On March 28, the Treasury Department (Treasury) and the Internal Revenue Service (IRS) withdrew a broad set of 2009 proposed regulations governing the recovery of corporate shareholder stock basis. Prop. Regs. section 1.301-2(a), REG-143686-07 (Jan. 21, 2009). The proposed regulations were intended to comprehensively clarify the application of sections 301(c) and 302(a) and related sections to to corporate shareholders who hold several classes of stock with differing bases. In its withdrawal notice, however, the IRS said it will continue to apply a part of the regulations it believes was correct under prior law.
Section 301 provides that corporate distributions are treated (i) first as dividends to the extent of the corporation's E&P; (ii) then as a return of capital to the extent of the shareholder's basis in the shares; and (iii) finally as gain on the amount that exceeds the shareholder's basis in the shares. Where a shareholder owns a single block of shares the application of this provision is straightforward. Where, however, a shareholder owns several blocks of shares with differing tax bases, the application of this provision is more complex. May the shareholder reduce to zero the basis for all blocks of shares before recognizing any gain (the aggregate approach)? Or must the shareholder reduce the bases of the various blocks proportionately (share-by-share approach), which can lead to recognition of gain on one block and retention of basis in another?
To illustrate, suppose A owns 100% of the stock of ABC Inc. with a basis of $150. If in a single year ABC Inc. has $0 of E&P and makes a distribution of $140, A will reduce its basis to $10 and recognize no gain. If, however, A acquired the stock of ABC Inc. in two blocks, whose bases differ, the question arises as to how those bases should be reduced. If Block 1 consisted of 100 shares with a basis of $150, while Block 2 consisted of 100 shares with a basis of $0, does A still recognize no gain? Or must A attribute the $140 distribution to the two blocks proportionately—$70 to each—in which case A would reduce A’s basis in Block 1 to $80, but recognize gain of $70 on Block 2?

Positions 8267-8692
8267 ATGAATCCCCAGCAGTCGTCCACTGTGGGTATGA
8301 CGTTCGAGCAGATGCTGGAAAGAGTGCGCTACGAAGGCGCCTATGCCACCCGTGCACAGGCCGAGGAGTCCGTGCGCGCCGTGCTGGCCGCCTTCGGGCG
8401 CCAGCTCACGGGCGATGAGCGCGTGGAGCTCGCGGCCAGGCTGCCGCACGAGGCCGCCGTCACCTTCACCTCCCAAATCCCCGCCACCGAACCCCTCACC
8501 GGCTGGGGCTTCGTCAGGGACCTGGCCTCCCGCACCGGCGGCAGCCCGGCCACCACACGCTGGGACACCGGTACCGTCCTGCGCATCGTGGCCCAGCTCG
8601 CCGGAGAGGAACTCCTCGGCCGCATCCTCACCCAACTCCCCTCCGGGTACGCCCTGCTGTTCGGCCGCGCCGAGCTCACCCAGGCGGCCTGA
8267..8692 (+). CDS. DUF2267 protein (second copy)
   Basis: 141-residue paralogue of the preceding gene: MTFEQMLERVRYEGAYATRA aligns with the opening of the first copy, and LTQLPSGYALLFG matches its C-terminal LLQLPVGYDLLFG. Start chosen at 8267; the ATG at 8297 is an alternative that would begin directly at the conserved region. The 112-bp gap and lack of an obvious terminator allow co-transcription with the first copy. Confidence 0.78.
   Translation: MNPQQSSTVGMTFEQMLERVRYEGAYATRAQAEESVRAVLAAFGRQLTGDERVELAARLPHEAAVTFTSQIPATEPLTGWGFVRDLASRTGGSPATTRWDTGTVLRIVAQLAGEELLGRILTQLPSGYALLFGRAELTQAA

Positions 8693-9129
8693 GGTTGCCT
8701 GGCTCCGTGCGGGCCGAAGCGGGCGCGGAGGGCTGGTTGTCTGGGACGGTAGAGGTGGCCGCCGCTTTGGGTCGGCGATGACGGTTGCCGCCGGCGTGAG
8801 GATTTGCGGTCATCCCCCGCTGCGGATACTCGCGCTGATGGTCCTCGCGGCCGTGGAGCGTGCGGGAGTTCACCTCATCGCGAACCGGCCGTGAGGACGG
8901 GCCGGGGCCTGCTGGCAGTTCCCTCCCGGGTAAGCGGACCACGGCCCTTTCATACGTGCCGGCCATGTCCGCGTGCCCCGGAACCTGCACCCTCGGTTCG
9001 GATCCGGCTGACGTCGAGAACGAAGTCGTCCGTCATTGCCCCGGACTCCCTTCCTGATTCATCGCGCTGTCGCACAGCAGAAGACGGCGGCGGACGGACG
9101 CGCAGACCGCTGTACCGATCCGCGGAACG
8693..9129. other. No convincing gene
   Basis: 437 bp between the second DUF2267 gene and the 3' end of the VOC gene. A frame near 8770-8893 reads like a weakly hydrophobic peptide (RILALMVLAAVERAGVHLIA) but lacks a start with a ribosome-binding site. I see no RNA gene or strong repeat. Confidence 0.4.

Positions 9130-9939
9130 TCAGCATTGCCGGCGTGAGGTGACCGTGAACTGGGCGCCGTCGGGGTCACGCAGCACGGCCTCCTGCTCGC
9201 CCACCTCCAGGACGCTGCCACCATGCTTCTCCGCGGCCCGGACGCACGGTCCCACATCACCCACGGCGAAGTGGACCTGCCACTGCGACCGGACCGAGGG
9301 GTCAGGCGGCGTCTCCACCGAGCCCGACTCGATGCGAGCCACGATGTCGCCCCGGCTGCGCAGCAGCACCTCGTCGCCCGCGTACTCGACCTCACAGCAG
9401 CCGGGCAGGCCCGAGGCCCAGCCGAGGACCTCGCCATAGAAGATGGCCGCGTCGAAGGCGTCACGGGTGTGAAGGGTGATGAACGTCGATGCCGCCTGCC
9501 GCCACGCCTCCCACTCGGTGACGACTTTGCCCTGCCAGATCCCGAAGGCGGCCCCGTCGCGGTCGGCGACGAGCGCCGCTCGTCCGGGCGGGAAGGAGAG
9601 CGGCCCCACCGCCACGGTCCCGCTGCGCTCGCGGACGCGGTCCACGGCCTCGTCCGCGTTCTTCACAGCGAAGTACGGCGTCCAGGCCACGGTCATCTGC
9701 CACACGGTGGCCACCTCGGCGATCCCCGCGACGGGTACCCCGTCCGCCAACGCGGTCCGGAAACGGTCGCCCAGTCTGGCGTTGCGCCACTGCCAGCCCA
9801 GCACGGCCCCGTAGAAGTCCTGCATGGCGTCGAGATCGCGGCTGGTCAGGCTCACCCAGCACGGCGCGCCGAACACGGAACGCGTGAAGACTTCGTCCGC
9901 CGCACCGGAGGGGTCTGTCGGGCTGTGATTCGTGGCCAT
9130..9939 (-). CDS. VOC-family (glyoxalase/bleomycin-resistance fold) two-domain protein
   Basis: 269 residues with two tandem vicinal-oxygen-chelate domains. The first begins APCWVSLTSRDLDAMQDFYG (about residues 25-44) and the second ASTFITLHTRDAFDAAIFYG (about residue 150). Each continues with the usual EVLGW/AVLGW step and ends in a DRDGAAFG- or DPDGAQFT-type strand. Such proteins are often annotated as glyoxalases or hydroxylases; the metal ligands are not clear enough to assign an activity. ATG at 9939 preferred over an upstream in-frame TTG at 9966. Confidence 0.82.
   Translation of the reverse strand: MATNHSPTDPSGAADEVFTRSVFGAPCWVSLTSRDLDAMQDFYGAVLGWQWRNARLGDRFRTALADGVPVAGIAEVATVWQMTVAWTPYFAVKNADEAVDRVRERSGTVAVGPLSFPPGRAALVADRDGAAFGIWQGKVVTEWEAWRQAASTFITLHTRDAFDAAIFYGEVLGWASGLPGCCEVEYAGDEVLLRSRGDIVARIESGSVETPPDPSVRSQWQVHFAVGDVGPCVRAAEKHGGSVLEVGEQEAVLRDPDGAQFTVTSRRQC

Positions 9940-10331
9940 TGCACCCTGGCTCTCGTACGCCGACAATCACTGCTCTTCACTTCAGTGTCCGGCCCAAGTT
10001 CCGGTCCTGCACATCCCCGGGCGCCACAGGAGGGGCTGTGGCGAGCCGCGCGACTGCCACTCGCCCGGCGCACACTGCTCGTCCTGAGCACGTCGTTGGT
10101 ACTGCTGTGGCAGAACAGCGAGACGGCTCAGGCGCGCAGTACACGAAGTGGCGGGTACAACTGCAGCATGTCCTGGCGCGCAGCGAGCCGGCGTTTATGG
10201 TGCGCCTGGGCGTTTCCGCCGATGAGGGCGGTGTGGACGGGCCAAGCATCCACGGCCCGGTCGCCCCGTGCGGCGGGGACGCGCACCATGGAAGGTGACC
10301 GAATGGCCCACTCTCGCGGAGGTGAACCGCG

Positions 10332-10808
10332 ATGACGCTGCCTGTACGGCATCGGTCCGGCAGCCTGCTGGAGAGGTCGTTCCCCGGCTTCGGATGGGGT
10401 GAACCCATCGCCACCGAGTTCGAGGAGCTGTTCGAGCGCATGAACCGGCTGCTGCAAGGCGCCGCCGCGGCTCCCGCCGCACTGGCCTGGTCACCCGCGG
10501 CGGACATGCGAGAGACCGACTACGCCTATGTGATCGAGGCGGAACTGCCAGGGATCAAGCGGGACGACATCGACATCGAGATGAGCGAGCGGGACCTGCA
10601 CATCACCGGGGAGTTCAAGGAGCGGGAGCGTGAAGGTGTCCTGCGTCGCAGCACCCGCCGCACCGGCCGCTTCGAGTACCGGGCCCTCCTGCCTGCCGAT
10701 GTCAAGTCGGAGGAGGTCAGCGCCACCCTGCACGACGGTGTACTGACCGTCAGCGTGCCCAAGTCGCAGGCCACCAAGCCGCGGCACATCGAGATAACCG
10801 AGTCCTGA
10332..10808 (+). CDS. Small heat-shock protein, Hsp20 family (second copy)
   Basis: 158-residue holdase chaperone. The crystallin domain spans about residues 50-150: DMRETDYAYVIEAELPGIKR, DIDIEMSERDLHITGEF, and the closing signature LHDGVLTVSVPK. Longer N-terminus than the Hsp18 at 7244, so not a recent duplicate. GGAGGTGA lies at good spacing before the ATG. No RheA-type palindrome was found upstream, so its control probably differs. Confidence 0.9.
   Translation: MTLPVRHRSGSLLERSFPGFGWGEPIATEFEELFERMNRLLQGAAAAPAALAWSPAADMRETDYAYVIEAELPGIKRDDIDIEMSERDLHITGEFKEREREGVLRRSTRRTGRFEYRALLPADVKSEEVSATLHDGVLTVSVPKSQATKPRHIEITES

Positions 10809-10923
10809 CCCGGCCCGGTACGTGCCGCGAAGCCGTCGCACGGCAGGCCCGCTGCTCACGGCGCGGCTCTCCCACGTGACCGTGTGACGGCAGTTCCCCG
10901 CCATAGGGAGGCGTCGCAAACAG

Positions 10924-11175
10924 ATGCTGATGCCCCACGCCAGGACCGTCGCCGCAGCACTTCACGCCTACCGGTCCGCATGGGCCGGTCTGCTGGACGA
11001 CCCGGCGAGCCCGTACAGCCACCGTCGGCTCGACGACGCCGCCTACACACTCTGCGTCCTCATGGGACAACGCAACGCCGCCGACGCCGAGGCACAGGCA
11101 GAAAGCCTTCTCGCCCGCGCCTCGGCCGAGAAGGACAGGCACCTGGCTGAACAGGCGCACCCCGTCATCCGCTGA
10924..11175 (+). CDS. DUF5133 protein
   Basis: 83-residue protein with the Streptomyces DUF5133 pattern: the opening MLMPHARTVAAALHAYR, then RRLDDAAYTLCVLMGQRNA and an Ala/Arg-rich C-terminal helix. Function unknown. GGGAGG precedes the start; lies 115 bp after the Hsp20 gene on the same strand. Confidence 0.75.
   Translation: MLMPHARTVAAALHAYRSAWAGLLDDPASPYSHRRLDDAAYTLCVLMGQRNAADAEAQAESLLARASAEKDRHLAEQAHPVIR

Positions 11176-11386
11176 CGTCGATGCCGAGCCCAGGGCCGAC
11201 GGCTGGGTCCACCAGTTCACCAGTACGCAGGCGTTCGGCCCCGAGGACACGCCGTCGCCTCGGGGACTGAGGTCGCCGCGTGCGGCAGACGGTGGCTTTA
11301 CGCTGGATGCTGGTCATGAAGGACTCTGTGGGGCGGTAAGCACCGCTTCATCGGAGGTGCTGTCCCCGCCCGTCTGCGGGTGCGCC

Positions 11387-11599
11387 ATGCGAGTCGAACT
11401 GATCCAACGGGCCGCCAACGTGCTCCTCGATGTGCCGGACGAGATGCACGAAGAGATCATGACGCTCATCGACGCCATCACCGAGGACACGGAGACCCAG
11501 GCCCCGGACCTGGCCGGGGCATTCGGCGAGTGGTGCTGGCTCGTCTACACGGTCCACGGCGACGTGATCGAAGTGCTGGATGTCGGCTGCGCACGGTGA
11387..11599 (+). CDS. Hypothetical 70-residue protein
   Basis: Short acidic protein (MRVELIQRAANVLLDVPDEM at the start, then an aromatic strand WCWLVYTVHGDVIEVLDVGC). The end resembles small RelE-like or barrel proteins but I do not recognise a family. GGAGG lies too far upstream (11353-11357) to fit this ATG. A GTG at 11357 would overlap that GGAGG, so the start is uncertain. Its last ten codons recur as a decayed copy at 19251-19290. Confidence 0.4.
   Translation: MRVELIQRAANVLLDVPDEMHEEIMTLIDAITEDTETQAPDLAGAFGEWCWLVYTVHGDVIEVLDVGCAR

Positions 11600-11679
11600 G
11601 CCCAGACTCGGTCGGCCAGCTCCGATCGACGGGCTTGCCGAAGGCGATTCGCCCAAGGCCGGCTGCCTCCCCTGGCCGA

The proposed regulation adopted the share-by-share approach. This conclusion has support in a Fourth Circuit Court of Appeals decision that ruled similarly, Johnson v. United States, 435 F.2d 1257 (4th Cir. 1971).
The proposed regulations also addressed a related provision, the dividend equivalent redemption rule of section 302. Under section 302, a corporate redemption of shareholder stock is treated as a section 301 dividend distribution if, broadly, the shareholder’s interest relative to other shareholders remains the same. The proposed regulations provided that where a corporation has multiple classes of shares held by a shareholder, and shares belonging to only some of the classes are redeemed, the basis of all shares held by the shareholder in those redeemed classes are reduced, on a pro rata basis. The regulations included further detail on this scenario, as well as additional rules related to sections 304, 351, 354, 356, 358, 368, 861, 1001, and 1016, all of which follow the share-by-share approach.
In its withdrawal notice, the IRS mentioned a concern that the approach taken by the proposed regulations enabled, “minor changes to an overall business transaction [to] cause meaningful changes to the tax consequences, thereby elevating the form of the transaction over its substance.” Accordingly, the Treasury Department and the IRS are withdrawing the regulations and instead will further study these issues.
Notwithstanding its withdrawal, the IRS stated it continues to believe that under current law, some aspects of the regulations are correct. With regard to the initial section 301-related question of aggregate approach vs. share-by-share approach, the share-by-share approach as per Johnson v. United States should be followed. With regard to redemptions governed by section 302(d), unrecovered basis in the redeemed stock of a shareholder may be shifted to other stock only if that adjustment is proper under Reg. section 1.302-2(c). Finally, not all shifts of a redeemed shareholder’s unrecovered basis result in proper adjustments, and some basis adjustments can lead to inappropriate results.
Due to the complexities surrounding these issues, taxpayers are advised to consult with their tax advisors when performing section 301-related computations.